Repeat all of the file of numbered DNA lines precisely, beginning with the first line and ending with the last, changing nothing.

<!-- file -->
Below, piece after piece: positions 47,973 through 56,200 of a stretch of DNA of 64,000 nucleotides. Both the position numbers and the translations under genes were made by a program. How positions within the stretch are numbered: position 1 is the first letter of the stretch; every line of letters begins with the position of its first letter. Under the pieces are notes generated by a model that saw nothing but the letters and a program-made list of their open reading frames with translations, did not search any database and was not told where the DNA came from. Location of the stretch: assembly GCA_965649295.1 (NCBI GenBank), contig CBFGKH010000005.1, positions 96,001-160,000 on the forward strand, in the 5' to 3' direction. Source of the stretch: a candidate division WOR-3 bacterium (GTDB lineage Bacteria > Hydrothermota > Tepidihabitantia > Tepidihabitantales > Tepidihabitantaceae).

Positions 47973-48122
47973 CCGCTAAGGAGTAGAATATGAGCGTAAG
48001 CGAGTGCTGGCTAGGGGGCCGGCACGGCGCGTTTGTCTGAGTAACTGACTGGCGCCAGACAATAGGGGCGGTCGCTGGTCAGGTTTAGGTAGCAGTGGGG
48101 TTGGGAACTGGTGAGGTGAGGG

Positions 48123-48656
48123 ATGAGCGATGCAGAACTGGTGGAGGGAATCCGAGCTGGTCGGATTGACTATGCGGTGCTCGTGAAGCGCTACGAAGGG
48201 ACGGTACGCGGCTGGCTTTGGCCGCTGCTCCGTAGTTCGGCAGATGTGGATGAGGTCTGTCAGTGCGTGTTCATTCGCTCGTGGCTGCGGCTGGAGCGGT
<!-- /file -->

Below, piece after piece: positions 47,973 through 56,200 of a stretch of DNA of 64,000 nucleotides. Both the position numbers and the translations under genes were made by a program. How positions within the stretch are numbered: position 1 is the first letter of the stretch; every line of letters begins with the position of its first letter. Under the pieces are notes generated by a model that saw nothing but the letters and a program-made list of their open reading frames with translations, did not search any database and was not told where the DNA came from. Location of the stretch: assembly GCA_965649295.1 (NCBI GenBank), contig CBFGKH010000005.1, positions 96,001-160,000 on the forward strand, in the 5' to 3' direction. Source of the stretch: a candidate division WOR-3 bacterium (GTDB lineage Bacteria > Hydrothermota > Tepidihabitantia > Tepidihabitantales > Tepidihabitantaceae).

Positions 47973-48122
47973 CCGCTAAGGAGTAGAATATGAGCGTAAG
48001 CGAGTGCTGGCTAGGGGGCCGGCACGGCGCGTTTGTCTGAGTAACTGACTGGCGCCAGACAATAGGGGCGGTCGCTGGTCAGGTTTAGGTAGCAGTGGGG
48101 TTGGGAACTGGTGAGGTGAGGG

Positions 48123-48656
48123 ATGAGCGATGCAGAACTGGTGGAGGGAATCCGAGCTGGTCGGATTGACTATGCGGTGCTCGTGAAGCGCTACGAAGGG
48201 ACGGTACGCGGCTGGCTTTGGCCGCTGCTCCGTAGTTCGGCAGATGTGGATGAGGTCTGTCAGTGCGTGTTCATTCGCTCGTGGCTGCGGCTGGAGCGGT